It takes exactly 21 days to create a new neural pathway so you have to do the exercise everyday for 3 weeks. If you skip or forget to do it, you just keep going until you've done the exercise 21 times. If you find you're missing a lot it's just your old self trying to maintain the status quo. Tell yourself that it's less than 5 minutes a day and that you're out to prove the experiment wrong! (if you really find that you're resistant).
You want to find the part of your routine in the morning where you have a moment (well, 5 minutes) (when you're having a cup of tea or coffee for instance). Keep a notebook in that spot (at your desk or kitchen table). You must write out the experiment.
1). THE THREE GRATITUDES: Write down 3 things you are grateful for (no matter how simple or small). At first I could only write about the cup of tea I was drinking! It can be any three things big or small...As you get into this you'll get more creative and become strangely exuberant about what you feel grateful for.
2). THE DOUBLER: Next you want to take one of those three things and elaborate on it a bit (just a few sentences) OR pick a new gratitude to elaborate on. If you have more than a little time, write as much as you like.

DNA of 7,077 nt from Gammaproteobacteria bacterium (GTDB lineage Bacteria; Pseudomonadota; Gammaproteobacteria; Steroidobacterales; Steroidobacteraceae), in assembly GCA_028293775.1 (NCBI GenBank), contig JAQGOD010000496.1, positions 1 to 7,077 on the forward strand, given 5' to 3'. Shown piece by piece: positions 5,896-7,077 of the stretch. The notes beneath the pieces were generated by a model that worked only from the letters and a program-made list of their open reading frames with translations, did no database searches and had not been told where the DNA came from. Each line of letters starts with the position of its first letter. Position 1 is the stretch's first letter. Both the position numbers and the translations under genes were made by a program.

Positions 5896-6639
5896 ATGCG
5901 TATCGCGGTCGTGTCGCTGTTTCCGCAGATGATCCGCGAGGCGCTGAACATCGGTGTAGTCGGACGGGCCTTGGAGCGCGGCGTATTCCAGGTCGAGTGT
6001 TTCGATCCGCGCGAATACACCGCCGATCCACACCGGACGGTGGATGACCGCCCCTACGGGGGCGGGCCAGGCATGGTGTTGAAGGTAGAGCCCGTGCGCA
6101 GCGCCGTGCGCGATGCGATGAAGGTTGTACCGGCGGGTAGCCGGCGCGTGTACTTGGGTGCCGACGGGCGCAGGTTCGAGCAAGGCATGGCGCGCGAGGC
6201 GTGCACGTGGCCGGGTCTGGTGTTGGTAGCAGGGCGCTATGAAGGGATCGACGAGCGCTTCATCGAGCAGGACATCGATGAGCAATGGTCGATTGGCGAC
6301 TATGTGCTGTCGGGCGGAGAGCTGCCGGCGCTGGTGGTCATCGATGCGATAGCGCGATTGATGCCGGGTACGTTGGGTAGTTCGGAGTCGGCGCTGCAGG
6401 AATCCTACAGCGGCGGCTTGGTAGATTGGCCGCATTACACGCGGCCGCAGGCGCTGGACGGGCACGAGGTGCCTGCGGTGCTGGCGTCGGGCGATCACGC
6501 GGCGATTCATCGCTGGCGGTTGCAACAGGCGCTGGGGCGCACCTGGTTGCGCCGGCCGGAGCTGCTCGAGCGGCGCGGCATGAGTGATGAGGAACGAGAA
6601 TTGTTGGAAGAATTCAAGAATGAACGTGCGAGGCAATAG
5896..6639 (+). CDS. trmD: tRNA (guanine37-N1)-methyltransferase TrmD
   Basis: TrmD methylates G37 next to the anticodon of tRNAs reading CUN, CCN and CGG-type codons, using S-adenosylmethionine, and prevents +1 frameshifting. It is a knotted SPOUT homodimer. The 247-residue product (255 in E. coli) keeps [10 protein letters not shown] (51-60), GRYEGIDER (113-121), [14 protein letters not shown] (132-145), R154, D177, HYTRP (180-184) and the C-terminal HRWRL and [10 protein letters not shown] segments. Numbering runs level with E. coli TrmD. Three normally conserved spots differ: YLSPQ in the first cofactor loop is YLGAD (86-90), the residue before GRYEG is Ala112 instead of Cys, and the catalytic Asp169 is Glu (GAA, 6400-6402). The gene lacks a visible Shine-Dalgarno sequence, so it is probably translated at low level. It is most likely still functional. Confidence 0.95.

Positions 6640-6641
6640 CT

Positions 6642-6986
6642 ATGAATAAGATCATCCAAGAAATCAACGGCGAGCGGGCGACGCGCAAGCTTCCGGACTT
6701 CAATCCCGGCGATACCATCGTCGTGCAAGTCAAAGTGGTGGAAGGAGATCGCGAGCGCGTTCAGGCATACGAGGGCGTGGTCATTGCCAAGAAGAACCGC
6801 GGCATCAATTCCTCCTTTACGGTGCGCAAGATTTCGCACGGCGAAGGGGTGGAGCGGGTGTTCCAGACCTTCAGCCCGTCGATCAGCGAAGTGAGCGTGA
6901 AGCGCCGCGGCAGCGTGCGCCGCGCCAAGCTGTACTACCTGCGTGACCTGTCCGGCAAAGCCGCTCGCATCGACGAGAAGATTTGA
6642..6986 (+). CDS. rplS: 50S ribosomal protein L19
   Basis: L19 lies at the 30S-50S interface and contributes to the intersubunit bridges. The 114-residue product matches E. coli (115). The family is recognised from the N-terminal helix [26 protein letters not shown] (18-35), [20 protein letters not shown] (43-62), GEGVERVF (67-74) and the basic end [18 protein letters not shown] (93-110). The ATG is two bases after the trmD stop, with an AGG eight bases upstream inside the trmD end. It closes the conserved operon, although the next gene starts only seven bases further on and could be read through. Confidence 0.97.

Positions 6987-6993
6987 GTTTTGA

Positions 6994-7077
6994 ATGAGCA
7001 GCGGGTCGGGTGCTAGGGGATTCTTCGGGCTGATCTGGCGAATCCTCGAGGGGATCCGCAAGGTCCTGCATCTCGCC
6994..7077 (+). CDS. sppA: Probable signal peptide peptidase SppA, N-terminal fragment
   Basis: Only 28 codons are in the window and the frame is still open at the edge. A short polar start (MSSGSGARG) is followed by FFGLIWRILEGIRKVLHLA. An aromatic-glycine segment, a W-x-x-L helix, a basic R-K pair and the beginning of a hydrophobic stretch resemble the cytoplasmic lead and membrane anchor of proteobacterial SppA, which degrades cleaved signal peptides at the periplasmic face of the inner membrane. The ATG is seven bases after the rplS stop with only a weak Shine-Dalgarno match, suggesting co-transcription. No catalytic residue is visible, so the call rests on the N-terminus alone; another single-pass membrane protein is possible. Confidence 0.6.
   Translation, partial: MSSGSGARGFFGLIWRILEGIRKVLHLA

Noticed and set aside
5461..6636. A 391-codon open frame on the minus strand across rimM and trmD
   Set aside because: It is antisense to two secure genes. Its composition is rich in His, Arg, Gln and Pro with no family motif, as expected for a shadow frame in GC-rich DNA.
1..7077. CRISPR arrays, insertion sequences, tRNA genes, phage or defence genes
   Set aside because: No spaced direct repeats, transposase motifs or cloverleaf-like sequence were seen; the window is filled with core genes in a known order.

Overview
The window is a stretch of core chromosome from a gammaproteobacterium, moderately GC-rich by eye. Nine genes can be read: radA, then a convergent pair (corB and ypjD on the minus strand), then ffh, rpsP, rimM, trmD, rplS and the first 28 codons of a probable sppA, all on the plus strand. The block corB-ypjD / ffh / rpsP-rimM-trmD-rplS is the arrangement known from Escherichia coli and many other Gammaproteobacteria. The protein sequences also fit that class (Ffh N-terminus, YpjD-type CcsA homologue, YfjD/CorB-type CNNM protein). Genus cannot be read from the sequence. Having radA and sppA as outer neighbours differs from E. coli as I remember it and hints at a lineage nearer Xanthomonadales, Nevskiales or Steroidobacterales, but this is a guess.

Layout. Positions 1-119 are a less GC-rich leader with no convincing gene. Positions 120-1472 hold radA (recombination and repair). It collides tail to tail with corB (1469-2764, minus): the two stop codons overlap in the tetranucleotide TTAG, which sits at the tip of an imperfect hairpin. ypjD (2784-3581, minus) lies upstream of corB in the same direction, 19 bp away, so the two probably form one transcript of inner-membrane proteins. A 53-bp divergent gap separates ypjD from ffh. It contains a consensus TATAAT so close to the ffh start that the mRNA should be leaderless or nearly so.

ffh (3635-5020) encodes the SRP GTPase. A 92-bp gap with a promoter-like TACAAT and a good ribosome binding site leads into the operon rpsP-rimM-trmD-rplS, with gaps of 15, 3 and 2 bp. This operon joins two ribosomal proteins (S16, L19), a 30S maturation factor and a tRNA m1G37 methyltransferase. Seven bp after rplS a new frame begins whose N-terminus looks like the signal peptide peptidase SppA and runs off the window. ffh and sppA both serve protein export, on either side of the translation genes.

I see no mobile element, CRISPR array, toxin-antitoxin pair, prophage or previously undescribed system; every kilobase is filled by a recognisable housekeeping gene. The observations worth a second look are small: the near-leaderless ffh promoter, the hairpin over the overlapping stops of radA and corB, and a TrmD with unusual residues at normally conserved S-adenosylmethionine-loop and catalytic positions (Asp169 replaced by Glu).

3). THREE SMILES: Smile at 3 living creatures today (guys have to be a little careful about this one...ladies, it's easier for you but just be genuine and really smile!). Smile at your doggie, smile at your kitty, co-workers, toll-booth workers, babies, kids, old folks...
4). THE FUN-15: This one is the optional one but will speed up the process: You want to get 15 minutes of fresh air and exercise...a lovely walk with some sunshine if possible (if you're NOT up to this yet, you can add it in after 21 days when you feel better). This can be done at any time of the day, afternoon, evening (separate from the notebook work). If you already work out, you're all set.